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Tossers Everywhere

Jay Rayner always seems good value for money to me. Not that I’ve ever parted with cash to see him or listen to him. Doing either or both of those is still a perfect possibility as I am often tempted by his tours of the ‘Ten (food) Commandments’, 'Dining Hell' and his concerts with the Jay Rayner Quartet.

Lots of other opportunities to enjoy his critiques and food journalism, of course, with radio, TV and newspapers providing regular relatively free access.

I never tire of his flagrant self-promotion on Twitter but I do rather prefer his occasional barbed posts revealing a grumble and a gripe which usually merits a follow-up. Here is the latest Rayner Rant to catch my eye.

Not too much response came on that one. A nipple-twister was mentioned and, naturally, someone wanted them to be outed. No-one gainsaid the Burton-Race condemnation. I decided to delve a little. Some would find strong elements of ‘tosser’ in a chap who has given up on two marriages and goodness knows how many children. But I’m sure Jay Rayner bases his censure on more than criticism of an individual’s private life and opinions.* “There but for the grace of any god who doesn’t exist...” as Mr Rayner and I would say. And since we agree on that one, I obviously had to discover a different angle.
* Well, maybe not

A visit to the Burton-Race restaurant website disappointingly gave me immediate results.

This is a restaurant where you can enjoy Michelin-starred cuisine at the highest standard while feeling completely at ease.

Now I am as guilty of exaggeration as the next sixty-six year-old adonis who hasn’t yet traded in his stud card for a free travel pass. But the choice of words which greeted the casual enquirer after Torquay tucker didn’t so much stretch a point as lay out a lie and say, “Go on, challenge that if you dare.”

I dared to challenge…. and found so little resistance that all was resolved and returned to a semblance of honesty within twenty-four hours.

A shot across the bow

A shot across the bow

The dull thud of clarification

The dull thud of clarification

Before and After

Before and After

In those twenty-four hours the restaurant gave up at least one Michelin star which it had never been awarded. Misrepresentation could have come from an over-zealous employee but I know that a talented chef wouldn’t dream of being so out of control of his business. Therefore, I conclude that John Burton-Race merits the tosser tag. He shall retain it until such reasonable time has elapsed in which he shows signs of continuing to do much better.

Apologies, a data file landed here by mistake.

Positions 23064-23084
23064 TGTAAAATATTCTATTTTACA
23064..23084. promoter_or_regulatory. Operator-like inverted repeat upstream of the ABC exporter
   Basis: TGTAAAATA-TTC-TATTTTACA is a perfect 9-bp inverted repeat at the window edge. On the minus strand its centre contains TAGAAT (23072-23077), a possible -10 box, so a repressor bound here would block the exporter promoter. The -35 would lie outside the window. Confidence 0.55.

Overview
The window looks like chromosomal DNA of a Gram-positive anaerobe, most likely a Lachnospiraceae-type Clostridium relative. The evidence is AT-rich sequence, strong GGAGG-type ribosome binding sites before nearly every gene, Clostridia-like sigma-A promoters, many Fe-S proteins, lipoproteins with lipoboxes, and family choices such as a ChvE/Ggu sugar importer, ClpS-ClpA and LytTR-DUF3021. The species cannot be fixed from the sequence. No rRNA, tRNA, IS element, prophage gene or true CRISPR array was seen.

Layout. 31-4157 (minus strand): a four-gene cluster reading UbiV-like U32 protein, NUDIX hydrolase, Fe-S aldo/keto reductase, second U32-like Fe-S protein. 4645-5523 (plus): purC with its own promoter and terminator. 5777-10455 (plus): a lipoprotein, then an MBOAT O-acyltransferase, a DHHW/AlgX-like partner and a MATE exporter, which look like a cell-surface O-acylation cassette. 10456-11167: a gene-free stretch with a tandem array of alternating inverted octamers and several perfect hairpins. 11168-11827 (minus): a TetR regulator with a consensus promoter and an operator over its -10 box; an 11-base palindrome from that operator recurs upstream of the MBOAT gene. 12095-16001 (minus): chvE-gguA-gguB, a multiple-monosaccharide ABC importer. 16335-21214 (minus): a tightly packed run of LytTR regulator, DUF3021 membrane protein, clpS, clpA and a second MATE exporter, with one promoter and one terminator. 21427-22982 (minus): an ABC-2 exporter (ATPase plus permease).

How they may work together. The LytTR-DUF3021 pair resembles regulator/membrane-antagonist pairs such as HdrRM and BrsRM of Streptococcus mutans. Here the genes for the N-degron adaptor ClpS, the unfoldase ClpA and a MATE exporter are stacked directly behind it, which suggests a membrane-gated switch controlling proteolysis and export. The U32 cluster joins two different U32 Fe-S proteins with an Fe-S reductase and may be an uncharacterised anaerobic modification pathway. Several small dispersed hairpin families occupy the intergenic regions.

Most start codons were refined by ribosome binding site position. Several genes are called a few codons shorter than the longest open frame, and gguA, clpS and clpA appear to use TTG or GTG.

Since my intervention the website has had a bit of further review and the content is, apart from a few grammatical errors, in much better shape. No suggestion that Chef Burton-Race is necessarily cooking for you – but I’m sure he has had input which will add interest to your dining… tinged as it will be by elements of tosser.

‘Tossers Everywhere’ demands more than one tosser. I’ll do my best to reveal some others. This will continue to focus on restaurants and chefs. So I feel compelled to add at this point that I spend a huge amount of time verbally defending the wonderful, harsh, often dangerously teetering hospitality industry and I continue to willingly pay out around 20% in gratuities to the vast majority of establishments who prove so often to be utterly magnificent.

The tossers I identify next are intimately connected to that magnificent world. Like me, they visit it as paying customers. Specifically, in my region, they pay to eat at ‘Winteringham Fields’. And a lot of those are honorary tossers since they insist on believing that they are dining at a Michelin-starred restaurant. I must point out that the restaurant does nothing to overtly encourage them in that respect. The area has no Michelin stars. Even a Bib Gourmand escapes ‘The Fields’. Colin McGurran’s team certainly get their knife and fork icons highlighted in red. This means that they are good enough to be under consideration for an upgrade. Which is why I am disappointed by the regular reports from so many whose understanding is that they have paid for and enjoyed Michelin-starred cuisine at the Winteringham venue. Two Michelin stars disappeared along with Swiss chef, Germain Schwab, fifteen years ago. Ignorance is bliss, I guess. And since I’ve never personally corrected anyone I am guilty of helping to perpetuate that ignorance... maybe with misplaced kindness. I know that staff there at present have the capacity for stuffiness which extends to rude disdain for diners. The restaurant featured on a Gordon Ramsay TV venture some years ago and he was quick to identify the fact that customers were oppressed by over-zealous and fawning servers. Subsequent snippets of Chef McGurran on GBM only suggest that he leads by example. I’m not encouraged to conduct a costly test of my strong suspicion that tossers abound in the kitchen and around the tables in the Scunthorpe countryside.